Remaking the Think Tank Into Political War Room

  • Public-Policy Reform
  • 2003

As they prepared for the 2004 presidential election and beyond, a small group of liberal donors led by bankers Herb and Marion Sandler concluded that the Left needed a new kind of think tank that would combine public-policy research with political activism. Joined by real-estate magnate Steve Bing, insurance mogul Peter Lewis, and investor George Soros, they bankrolled the Center for American Progress, to be directed by Clinton-administration operative John Podesta. They were motivated by a sense among many liberals that Republicans benefited from an infrastructure of conservative think tanks, and that Democrats enjoyed nothing similar. The Brookings Institution, numerous academic centers at universities, and many liberal advocacy organizations existed, but these funders did not consider them as effective as groups like the Heritage Foundation, Cato Institute, and American Enterprise Institute. A series of reports from the left-wing National Committee for Responsive Philanthropy on how the right-leaning think tanks had been built by donors was also influential in sparking wealthy liberals to act.

Podesta’s idea was to create a nonprofit organization that would have a traditional think-tank arm (a research group eligible for tax-deductible donations), as well as a legislative advocacy arm (not eligible for tax-deductible donations). This combination of 501(c)(3) and 501(c)(4) was an innovation for large-scale research institutions. “With the Center for American Progress, Podesta was trying to create something new,” wrote journalist Byron York, “a think tank that doubled as a campaign war room.” Podesta himself described CAP as “a think tank on steroids.”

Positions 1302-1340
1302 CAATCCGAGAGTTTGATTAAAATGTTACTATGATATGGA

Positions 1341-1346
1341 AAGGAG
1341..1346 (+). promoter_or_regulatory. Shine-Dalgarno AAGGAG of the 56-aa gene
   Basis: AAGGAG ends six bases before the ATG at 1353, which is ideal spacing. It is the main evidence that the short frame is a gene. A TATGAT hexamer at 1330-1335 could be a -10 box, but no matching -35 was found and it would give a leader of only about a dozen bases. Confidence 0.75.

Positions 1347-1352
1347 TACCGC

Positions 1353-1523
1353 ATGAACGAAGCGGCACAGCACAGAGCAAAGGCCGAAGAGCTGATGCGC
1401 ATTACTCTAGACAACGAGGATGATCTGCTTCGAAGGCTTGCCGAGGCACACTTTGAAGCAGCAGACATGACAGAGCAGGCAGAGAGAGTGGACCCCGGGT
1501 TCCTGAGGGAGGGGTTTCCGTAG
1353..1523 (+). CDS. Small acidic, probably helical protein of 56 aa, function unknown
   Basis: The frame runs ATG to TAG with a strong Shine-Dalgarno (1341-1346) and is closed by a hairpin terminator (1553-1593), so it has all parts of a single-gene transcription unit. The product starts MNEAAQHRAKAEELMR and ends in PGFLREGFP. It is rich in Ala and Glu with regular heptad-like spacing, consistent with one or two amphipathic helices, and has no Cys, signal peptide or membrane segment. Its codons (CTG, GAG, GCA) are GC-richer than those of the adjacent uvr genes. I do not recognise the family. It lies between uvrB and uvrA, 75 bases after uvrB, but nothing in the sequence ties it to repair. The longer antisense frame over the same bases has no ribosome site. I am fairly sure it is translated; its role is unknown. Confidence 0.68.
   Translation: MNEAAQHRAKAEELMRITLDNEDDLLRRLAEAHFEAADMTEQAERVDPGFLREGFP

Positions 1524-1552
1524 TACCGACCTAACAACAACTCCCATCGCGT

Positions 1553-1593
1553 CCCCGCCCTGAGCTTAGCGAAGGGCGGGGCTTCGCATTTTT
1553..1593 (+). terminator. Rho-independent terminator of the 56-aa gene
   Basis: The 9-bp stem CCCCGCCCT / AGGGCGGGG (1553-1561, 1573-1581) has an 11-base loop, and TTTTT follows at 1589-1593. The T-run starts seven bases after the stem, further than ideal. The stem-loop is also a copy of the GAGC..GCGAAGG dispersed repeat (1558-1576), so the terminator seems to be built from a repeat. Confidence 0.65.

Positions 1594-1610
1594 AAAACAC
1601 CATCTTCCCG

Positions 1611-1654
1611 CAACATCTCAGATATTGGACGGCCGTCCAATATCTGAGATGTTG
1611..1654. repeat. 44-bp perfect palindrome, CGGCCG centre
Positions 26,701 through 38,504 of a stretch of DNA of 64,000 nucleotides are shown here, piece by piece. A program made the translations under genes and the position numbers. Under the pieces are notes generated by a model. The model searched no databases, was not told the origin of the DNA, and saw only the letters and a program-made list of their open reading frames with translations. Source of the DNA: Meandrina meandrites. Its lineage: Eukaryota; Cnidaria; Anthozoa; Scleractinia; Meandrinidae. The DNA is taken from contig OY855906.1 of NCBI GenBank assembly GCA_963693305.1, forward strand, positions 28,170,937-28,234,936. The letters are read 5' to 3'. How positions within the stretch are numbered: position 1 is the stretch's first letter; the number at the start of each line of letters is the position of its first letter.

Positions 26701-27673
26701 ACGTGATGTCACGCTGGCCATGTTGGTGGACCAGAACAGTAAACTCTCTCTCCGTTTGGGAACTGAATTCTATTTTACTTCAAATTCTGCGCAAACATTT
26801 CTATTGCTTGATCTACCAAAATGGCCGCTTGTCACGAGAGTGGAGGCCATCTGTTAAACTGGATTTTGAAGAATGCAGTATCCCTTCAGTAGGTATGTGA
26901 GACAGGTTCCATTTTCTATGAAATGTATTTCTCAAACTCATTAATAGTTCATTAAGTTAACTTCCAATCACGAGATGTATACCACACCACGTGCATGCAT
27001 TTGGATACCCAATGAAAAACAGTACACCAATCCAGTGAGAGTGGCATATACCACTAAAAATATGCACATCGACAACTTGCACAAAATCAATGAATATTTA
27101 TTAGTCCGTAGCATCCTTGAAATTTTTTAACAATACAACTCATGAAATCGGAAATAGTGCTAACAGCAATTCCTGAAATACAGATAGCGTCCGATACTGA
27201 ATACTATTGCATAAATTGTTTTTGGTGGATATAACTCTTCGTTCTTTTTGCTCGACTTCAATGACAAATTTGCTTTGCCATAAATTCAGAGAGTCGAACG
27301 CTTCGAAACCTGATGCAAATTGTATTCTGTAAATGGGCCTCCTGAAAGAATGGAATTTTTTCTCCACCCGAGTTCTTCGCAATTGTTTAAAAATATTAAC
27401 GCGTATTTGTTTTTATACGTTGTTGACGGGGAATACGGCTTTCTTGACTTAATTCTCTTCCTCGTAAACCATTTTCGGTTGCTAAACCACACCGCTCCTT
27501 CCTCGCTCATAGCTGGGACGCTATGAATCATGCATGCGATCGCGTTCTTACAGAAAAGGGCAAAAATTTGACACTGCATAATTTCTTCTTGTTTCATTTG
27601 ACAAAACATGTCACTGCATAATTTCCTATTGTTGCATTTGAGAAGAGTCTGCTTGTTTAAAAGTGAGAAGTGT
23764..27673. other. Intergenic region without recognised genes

The donors did not achieve their immediate objective of electing a Democrat to the Presidency in 2004, but CAP became an aggressive part of the left-wing political machine. Its “communications” department became its largest office, and dispatching the organization’s employees for “rapid response” media attacks on conservative arguments or proponents became the central function of the group. Its influence on the political discourse aided Democratic triumphs in the 2006 congressional elections, and Barack Obama’s victories in 2008 and 2012.

CAP attempts to hide its financial information as much as possible. By 2014, though, the group’s budget was more than $45 million. Copying Podesta’s model, the Heritage Foundation launched its own 501(c)(4) group seven years after the creation of CAP.